The latest ructions in both Emerging Markets and Italian Government bond yields are a reminder that once "White noise" starts to dissipate with QT and a fading central banks put, then indeed solvency issues can return with a vengeance, such is the case with Turkey and fears on Italian debt sustainability. It is a subject we already touched in a long conversation we had back in September 2011 in our post "The curious case of the disappearance of the risk-free interest rate and impact on Modern Portolio Theory and more!". In this conversation we quoted the work of Dr Jochen Felsenheimer, prior to set up "assénagon" and now with XAIA Asset Management, was previously head of the Credit Strategy and Structured Credit Research team at Unicredit and co-author of the book "Active Credit Portfolio Management:
"Competing systems between countries in a world of globalisation and fully integrated capital markets restrict a country's room for manoeuvre in that mobile factors of production seek out the state infrastructure which give them the best possible reward. The state can only counter the migration of workers and relocation of whole production sites with economic measures, for example the creation of an effective infrastructure (e.g. education) or tax incentives. Accordingly, a government's outgoings - and also its income - are not just determined by domestic economic developments, but also by other countries' economic strategies. Countries are in competition with each other - just like companies. And this is particularly true within a currency union, which is fully reflected in the different tax policies of the individual member states." - Dr Jochen Felsenheimer.
At the time we added that the name of the current game was maintaining, at all cost, rates as low as possible, to avoid government bankruptcies hence the ECB's QE. Dr Jochen Felsenheimer which we quoted at the time also made the following comments in the letter we quoted extensively in our conversation in 2011:
 "In terms of global competing systems, we can view countries like companies. The difference is that they only refinance through debt. Even if this refinancing option does not appear unattractive in view of the low interest rate, even cheap money has to be paid back sometimes. And that is exactly what is becoming increasingly unlikely." - Dr Jochen Felsenheimer
The ECB has been able to provide protection against a run, alas temporarily. While the ECB acted as a lender of last resort, doing so exacerbated political tensions and is not a lasting solution as we can see unfolding right now in Italy.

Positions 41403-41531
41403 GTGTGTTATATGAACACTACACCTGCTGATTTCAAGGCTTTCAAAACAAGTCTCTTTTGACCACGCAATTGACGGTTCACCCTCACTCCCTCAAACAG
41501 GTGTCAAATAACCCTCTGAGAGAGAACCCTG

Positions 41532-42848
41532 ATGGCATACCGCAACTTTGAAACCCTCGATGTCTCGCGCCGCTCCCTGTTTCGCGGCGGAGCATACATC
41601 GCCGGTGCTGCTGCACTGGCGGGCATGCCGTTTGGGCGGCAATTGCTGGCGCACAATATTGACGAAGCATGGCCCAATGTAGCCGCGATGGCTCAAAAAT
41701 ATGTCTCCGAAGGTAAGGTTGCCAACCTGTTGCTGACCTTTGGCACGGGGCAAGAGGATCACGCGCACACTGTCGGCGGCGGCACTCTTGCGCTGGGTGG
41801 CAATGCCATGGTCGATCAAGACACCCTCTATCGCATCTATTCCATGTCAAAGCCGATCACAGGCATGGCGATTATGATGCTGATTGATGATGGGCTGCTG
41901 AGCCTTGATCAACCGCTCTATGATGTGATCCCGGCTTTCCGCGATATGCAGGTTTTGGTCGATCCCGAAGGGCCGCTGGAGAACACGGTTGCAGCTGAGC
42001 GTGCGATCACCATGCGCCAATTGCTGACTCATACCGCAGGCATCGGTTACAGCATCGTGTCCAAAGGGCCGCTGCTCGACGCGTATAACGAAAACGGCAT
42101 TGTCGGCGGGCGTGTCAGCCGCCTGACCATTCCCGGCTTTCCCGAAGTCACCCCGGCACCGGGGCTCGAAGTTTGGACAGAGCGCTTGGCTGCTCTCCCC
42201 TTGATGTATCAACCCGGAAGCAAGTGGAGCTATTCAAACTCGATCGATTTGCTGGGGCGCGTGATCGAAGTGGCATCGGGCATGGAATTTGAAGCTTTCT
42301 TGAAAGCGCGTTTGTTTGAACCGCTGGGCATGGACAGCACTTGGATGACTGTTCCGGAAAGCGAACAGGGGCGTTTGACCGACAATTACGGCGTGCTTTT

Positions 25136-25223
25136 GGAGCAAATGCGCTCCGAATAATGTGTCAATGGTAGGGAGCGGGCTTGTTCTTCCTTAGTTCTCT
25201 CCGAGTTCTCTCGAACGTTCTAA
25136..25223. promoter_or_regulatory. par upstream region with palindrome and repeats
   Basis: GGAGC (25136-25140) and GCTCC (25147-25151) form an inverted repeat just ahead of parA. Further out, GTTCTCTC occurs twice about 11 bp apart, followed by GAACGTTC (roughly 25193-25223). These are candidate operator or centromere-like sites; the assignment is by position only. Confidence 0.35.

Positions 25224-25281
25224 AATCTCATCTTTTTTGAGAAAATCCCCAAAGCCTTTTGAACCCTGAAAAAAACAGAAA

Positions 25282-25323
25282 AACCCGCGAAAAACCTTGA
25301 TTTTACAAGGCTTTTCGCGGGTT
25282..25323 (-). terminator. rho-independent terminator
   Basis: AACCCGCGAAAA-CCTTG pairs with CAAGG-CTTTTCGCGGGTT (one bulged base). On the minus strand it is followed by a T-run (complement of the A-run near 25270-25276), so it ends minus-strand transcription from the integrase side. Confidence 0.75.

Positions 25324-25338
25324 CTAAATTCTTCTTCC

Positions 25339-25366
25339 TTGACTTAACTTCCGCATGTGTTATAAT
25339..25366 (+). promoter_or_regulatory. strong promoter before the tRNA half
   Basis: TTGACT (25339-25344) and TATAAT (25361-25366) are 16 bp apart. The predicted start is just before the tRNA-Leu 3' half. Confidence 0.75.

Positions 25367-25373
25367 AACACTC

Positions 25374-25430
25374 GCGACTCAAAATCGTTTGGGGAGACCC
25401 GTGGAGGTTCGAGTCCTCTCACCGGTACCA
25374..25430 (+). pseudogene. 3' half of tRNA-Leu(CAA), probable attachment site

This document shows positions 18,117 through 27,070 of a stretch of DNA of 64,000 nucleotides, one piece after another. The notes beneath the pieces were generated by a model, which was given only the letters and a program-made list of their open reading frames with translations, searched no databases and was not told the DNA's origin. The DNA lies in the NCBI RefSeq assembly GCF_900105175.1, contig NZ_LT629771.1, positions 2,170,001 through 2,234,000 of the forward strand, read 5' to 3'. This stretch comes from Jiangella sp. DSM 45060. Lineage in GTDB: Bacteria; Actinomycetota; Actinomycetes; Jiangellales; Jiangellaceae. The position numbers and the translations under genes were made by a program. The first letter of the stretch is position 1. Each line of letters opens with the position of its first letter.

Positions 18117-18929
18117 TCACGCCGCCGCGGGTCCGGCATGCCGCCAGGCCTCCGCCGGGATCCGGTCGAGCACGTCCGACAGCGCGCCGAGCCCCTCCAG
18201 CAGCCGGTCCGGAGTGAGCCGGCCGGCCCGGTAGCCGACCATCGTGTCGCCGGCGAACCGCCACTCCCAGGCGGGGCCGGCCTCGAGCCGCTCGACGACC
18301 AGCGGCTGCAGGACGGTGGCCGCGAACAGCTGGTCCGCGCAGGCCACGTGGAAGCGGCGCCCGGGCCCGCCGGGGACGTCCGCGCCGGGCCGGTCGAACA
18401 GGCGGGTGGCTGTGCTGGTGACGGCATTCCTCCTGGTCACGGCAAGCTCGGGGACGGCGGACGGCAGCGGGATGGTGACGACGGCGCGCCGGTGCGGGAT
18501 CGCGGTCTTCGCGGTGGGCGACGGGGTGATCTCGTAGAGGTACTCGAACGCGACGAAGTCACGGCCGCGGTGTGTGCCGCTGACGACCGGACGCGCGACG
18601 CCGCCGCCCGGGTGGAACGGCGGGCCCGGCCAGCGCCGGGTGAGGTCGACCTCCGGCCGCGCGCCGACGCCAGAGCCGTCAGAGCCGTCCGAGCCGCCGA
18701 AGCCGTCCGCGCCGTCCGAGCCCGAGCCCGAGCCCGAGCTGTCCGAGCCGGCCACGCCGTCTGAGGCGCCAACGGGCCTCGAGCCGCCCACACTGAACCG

The concept of "solvency" is very sensitive to the government’s cost of funding (Turkey), and therefore to swings in market confidence.  A government with even a very large level of debt can appear entirely solvent if funded cheaply enough, which is the case for various European countries we think. There is no reassurance that solvent government will always be kept liquid, forget "leverage", end of the day in credit markets "liquidity" matters and we should all know by now that "liquidity" is indeed a "coward". We commented at the time in 2011 that liquidity, matters, because the major implication of the disappearance of risk-free interest rates is that it weakens in the process the quality of the "fiscal backstop" enjoyed by banks, particularly in peripheral countries which have extensively played the "carry trade". Therefore the sovereign/banks nexus has not been reduced by the ECB's actions, on the contrary. Net Interest Margins (NIM) for peripheral banks has been replaced by "carry trades" thanks to the ECB. There is a direct relationship between the credit quality of the government and the cost and availability of bank funding. You probably understand more our Twitter quote from above regarding the risk for the "return of principal" when it comes to some sovereign debt which again are starting to become "questionable" hence the "repricing" for some Emerging Markets and Italy as well.

If indeed we are moving towards a repricing of risk on the back of "solvency" issues it is because the "risk-free" status of some European government bonds is coming back into center stage. We can see it in the credit markets as pointed out by Bank of America Merrill Lynch European Credit Strategist note from the 24th of May entitled "Corporates safer than governments":
"The not so dolce vita
2017 was a year of “buy the dip” galore in Euro credit markets. Few of the risks that bubbled to the surface last year caused spreads to sell-off for any notable length of time. In fact, the longest consecutive streak of spread widening in 2017 was a mere 3 days (Aug 9th – 11th). What held the market together so well? The constant stream of retail investor inflows into European credit (IG inflows in 49 out of 52 weeks).
This year, however, it’s been more of an uphill struggle for spreads. “Buy the dip” behaviour has been decidedly absent whenever risks have weighed on the market (note that spreads widened for 7 consecutive days in March). And new issuance continues to knock secondary bonds, something that was rarely seen last year.
What happened to TINA (There Is No Alternative)?